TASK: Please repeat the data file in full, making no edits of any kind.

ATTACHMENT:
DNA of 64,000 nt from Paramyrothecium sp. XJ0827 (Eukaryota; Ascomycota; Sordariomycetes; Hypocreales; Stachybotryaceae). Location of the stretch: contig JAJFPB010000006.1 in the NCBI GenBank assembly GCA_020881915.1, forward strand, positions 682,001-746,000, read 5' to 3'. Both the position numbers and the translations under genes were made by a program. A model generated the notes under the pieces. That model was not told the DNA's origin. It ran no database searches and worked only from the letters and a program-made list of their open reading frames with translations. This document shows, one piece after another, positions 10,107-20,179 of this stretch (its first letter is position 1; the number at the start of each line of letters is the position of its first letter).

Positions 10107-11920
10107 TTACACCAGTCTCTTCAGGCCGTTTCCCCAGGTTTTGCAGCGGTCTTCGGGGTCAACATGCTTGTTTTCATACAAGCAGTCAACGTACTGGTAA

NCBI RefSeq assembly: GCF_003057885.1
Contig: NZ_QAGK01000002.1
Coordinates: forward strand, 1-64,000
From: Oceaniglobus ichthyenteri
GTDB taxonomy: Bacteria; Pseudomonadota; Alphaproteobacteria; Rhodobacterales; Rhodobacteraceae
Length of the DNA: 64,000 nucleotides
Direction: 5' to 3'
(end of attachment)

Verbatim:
DNA of 64,000 nt from Paramyrothecium sp. XJ0827 (Eukaryota; Ascomycota; Sordariomycetes; Hypocreales; Stachybotryaceae). Location of the stretch: contig JAJFPB010000006.1 in the NCBI GenBank assembly GCA_020881915.1, forward strand, positions 682,001-746,000, read 5' to 3'. Both the position numbers and the translations under genes were made by a program. A model generated the notes under the pieces. That model was not told the DNA's origin. It ran no database searches and worked only from the letters and a program-made list of their open reading frames with translations. This document shows, one piece after another, positions 10,107-20,179 of this stretch (its first letter is position 1; the number at the start of each line of letters is the position of its first letter).

Positions 10107-11920
10107 TTACACCAGTCTCTTCAGGCCGTTTCCCCAGGTTTTGCAGCGGTCTTCGGGGTCAACATGCTTGTTTTCATACAAGCAGTCAACGTACTGGTAA

NCBI RefSeq assembly: GCF_003057885.1
Contig: NZ_QAGK01000002.1
Coordinates: forward strand, 1-64,000
From: Oceaniglobus ichthyenteri
GTDB taxonomy: Bacteria; Pseudomonadota; Alphaproteobacteria; Rhodobacterales; Rhodobacteraceae
Length of the DNA: 64,000 nucleotides
Direction: 5' to 3'